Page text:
It arguably could one day be the heir to the lair of the luxury automaker. While the brand's proclivities toward style are world renowned, this experimental concept drives home the message that its commitment to reducing carbon dioxide emissions is an equally significant part of Jaguar's future. There is a five-year plan with the objective of reducing those emissions by 25 percent.
What is behind the name? The "C" stands for concept; the "X" for experimental; and the "75" is tributary to the storied firm's 75th anniversary. This otherworldly exotic hybrid supercar has had consumers and pundits alike captivated since debuting at the 2010 Paris Motor Show.
The "wow factor" of the C-X75 is quintessentially ubiquitous, as it deftly entwines style, performance and eco-friendliness seamlessly. There is an electric motor that powers each wheel. The total power of the four engines combined is 580 kilowatts, the equivalent of 780 bhp total.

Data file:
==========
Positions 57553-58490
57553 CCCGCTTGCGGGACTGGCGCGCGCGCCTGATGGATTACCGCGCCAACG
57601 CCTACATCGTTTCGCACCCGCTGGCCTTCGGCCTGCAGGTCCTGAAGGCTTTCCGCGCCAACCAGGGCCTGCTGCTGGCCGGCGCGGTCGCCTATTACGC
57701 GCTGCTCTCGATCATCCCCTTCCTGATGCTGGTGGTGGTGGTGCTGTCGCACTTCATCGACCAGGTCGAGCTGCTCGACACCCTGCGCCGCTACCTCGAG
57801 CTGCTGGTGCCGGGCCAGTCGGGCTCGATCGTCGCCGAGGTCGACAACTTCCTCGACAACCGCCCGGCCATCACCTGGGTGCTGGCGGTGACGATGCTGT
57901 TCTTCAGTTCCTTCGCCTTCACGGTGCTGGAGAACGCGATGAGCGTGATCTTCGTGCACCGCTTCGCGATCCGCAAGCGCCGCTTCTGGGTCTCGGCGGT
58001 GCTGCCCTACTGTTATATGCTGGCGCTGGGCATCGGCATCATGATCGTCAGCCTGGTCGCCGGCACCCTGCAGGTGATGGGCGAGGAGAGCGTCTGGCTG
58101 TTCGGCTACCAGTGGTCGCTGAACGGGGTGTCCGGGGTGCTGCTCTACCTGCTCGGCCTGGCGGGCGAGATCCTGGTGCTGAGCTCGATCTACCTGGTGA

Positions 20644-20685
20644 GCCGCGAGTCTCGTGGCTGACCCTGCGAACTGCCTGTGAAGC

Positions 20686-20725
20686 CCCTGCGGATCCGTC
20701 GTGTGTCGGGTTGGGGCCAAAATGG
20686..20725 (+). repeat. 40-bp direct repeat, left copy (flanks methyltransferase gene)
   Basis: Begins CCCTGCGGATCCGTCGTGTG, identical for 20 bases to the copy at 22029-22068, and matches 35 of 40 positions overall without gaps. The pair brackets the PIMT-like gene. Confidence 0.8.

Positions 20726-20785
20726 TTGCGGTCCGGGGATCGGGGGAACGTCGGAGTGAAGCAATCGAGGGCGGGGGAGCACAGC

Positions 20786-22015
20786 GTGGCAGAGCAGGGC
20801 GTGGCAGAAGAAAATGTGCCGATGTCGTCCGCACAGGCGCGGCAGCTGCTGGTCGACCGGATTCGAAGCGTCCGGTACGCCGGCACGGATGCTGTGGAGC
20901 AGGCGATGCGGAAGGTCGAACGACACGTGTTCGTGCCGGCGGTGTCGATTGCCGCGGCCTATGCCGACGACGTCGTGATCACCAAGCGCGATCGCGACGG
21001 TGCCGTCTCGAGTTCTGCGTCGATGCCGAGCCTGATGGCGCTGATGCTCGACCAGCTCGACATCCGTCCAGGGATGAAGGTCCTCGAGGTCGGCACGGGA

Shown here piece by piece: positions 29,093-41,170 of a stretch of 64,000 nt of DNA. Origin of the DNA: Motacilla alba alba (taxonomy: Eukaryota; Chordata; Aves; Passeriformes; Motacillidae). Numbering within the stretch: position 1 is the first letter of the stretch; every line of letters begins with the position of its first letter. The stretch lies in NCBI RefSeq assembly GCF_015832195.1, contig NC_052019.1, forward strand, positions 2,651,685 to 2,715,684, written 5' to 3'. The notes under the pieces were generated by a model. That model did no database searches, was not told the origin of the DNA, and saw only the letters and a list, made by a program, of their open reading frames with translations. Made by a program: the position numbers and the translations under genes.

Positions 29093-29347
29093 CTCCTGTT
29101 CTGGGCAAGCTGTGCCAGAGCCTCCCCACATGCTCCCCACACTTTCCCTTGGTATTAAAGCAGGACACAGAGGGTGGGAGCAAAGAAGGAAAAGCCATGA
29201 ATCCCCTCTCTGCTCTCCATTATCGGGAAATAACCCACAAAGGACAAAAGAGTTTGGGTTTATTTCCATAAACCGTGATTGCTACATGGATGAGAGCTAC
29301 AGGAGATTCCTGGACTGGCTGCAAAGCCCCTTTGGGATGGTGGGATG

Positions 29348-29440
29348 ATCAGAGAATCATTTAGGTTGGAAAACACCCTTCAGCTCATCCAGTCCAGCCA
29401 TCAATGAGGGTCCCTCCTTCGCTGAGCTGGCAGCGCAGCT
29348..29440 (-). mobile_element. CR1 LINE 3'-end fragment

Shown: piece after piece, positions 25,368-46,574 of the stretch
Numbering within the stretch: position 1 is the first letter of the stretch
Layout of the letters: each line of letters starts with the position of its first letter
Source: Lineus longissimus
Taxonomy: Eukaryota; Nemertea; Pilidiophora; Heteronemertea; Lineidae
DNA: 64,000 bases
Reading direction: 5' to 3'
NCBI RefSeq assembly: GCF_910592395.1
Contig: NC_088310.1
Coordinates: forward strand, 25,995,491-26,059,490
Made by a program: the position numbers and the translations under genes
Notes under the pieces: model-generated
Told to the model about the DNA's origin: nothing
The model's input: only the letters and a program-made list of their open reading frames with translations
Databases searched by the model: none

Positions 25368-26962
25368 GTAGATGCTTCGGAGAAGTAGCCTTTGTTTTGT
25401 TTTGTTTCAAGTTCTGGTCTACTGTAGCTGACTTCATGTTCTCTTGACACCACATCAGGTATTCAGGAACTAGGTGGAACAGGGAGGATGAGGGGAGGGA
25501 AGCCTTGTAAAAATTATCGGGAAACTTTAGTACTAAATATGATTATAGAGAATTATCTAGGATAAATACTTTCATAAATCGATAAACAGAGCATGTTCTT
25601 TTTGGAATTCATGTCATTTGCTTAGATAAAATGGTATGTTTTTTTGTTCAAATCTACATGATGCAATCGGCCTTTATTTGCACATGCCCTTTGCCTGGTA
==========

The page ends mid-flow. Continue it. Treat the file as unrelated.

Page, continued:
The C-X75 accelerates to 62 mph (100 km/h) in 3.4 seconds. On electric alone, the C-X75 only travels 68 miles. However, that is exactly when the car's two diesel-fed micro-gas turbines would kick in and give the C-X75 a much better total vehicle range approximating 560 miles.
Bladin Jets made the diesel-powered micro-gas turbines for Jaguar. It is the first micro-turbine engines designed for automotive use. Four-stroke engines have been used in tandem with electric motors up until the CX-75 landed.
It is likely there is a waiting list of buy-now applicants ready to pounce on these supercars like jaguars.
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